Britain sinks far deeper into recession than expected
LONDON (Reuters) - Britain's economy shrank far more than expected in the second quarter of 2012, battered by everything from an extra day's holiday to budget austerity and the neighboring euro zone Constcrisis.
Finance minister George Osborne said the country had "deep-rooted economic problems".
The Office for National Statistics said Britain's gross domestic product fell 0.7 percent in the second quarter, the sharpest fall since early 2009 and a bigger drop than any of the economists surveyed in a Reuters poll last week had expected.
The figures confirmed that Britain is mired in its second recession since the financial crisis, with the economy shrinking for a third consecutive quarter.
It will add pressure on Osborne to get the economy growing again after a crisis that has left many Britons poorer as rising prices and higher taxes ate up meager wage increases.
Sterling hit its lowest in nearly two weeks against the dollar after the data, and government bond prices rallied on speculation that the Bank of England may have to provide more economic stimulus than expected.
Earlier this month the BoE has announced another 50 billion pound program of gilt purchases with newly created money to soften a grim economic outlook, but Wednesday's data is likely to add to market speculation that it may cut interest rates later this year.
"This is terrible data. Frankly there's nothing good that comes out of these numbers at all," said Peter Dixon, an economist at Commerzbank.
"The economy looks to be badly holed below the water line at this stage. It's a far worse period of activity than we'd expected."
Economists had been expecting an extra public holiday to mark Queen Elizabeth's Diamond Jubilee to reduce output by around 0.5 percent, so the latest figures suggest the economy is also contracting on an underlying basis.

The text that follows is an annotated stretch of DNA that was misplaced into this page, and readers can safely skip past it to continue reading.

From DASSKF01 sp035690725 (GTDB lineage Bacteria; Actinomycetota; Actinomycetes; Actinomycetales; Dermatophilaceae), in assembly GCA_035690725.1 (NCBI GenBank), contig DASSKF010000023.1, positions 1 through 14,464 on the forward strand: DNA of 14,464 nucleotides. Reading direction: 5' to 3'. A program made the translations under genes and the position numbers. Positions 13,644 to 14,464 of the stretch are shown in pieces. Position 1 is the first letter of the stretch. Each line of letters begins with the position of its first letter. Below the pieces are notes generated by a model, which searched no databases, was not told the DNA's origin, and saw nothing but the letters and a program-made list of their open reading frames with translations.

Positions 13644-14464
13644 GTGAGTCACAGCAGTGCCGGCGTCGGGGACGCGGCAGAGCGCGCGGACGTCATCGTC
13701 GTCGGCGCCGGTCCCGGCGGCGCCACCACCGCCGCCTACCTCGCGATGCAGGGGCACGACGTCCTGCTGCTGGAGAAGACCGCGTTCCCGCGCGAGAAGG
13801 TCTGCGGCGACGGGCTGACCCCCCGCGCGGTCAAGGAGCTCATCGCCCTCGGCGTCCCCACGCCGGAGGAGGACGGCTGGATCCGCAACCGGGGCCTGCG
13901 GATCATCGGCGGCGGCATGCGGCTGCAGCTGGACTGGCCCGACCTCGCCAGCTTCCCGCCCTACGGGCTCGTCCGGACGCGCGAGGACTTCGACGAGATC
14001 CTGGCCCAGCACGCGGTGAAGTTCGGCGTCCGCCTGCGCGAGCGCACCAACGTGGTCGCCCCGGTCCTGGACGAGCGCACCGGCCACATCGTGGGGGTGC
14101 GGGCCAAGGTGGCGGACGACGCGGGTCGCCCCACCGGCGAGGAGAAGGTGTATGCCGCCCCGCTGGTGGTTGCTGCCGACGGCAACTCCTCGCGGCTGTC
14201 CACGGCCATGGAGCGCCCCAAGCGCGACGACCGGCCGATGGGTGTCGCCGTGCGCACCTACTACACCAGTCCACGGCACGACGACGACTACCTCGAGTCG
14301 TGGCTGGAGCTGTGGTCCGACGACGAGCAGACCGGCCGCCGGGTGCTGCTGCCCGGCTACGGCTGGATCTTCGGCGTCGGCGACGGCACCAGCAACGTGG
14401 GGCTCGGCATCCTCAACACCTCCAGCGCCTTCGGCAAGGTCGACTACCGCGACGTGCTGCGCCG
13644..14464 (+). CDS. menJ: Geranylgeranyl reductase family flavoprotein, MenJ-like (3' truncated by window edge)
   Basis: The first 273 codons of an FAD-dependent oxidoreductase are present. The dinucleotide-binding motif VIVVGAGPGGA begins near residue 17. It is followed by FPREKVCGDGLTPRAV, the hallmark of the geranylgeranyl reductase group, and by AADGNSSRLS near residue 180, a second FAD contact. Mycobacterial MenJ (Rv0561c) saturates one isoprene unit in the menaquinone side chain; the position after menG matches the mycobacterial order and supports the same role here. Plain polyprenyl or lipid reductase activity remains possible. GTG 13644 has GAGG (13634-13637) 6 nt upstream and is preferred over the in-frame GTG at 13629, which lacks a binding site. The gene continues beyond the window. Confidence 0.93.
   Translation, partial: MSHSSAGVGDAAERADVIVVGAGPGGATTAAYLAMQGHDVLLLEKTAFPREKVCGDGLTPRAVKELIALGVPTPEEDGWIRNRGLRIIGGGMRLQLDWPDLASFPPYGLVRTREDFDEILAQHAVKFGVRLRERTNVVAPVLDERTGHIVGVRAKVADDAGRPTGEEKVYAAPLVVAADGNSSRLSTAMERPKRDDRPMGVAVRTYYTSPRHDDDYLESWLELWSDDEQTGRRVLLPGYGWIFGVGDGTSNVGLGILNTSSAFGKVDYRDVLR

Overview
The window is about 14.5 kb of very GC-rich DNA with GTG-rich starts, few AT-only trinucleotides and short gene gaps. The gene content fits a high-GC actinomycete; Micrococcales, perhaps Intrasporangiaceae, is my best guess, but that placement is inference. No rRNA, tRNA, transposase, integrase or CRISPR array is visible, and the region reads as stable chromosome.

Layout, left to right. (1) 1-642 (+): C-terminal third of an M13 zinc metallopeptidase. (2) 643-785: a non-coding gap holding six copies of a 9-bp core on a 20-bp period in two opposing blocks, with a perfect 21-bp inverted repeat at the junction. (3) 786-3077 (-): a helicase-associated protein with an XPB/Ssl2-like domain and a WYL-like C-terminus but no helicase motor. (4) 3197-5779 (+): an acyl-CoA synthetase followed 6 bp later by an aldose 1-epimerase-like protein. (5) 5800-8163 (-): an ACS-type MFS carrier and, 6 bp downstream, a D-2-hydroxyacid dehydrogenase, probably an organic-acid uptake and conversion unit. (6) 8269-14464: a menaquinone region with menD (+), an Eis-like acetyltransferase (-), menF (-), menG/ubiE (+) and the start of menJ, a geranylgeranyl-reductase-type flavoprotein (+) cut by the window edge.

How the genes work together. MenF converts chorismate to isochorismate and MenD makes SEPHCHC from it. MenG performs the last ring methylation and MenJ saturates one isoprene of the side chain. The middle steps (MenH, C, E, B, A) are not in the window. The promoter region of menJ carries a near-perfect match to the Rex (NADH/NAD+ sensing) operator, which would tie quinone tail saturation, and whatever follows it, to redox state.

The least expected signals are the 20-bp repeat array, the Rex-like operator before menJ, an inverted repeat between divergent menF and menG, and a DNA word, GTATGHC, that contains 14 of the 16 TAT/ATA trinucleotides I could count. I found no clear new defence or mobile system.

The ONS said it was too early to provide an estimate of the Jubilee effect, but warned that this and very wet weather added "uncertainty" to its calculation of economic activity towards the end of the quarter.
Output in Britain's service sector -- which makes up more than three quarters of GDP -- contracted by 0.1 percent in the second quarter after growing 0.2 percent in Q1 2012.
Industrial output was 1.3 percent lower, while construction -- which accounts for less than 8 percent of GDP -- contracted by 5.2 percent, its biggest drop since the first quarter of 2009.
Overall second-quarter GDP was 0.8 percent lower than a year earlier, the biggest decline since the last three months of 2009.
Before Wednesday's data, most economists expected a return to growth in the third quarter, as the London Olympics offer a one-off boost through ticket sales and visitors spending.
And some argue that increasing employment levels suggest the economy is healthier than the headline GDP figures suggest.
But the overall outlook is poor. Last week the International Monetary Fund slashed its growth forecast for Britain by more than those for any other advanced economy, and warned the government and BoE that they will need to rethink their approach if the economy fails to pick up by early next year.
Eliminating Britain's structural budget deficit over the next five years is the central political goal of Britain's coalition of Conservatives and Liberal Democrats, but the opposition Labour Party says the pace is too rapid.
Over the past month the coalition and BoE have announced several measures to ease the flow of credit to households and businesses, as the euro zone debt crisis saps demand in Britain's major export markets.
But for now, any change to the fiscal austerity program is opposed both by finance minister George Osborne and BoE Governor Mervyn King, who fear it could trigger a loss of confidence in Britain's commitment to long-term deficit reduction.
"We're dealing with our debts at home and the debt crisis abroad. We've made progress over the last two years in cutting the deficit by 25 percent and businesses have created over 800,000 new jobs," Osborne said in a statement.
"But given what's happening in the world we need a relentless focus on the economy and recent announcements on infrastructure and lending show that's exactly what we're doing." (Reporting by David Milliken and Olesya Dmitracova)
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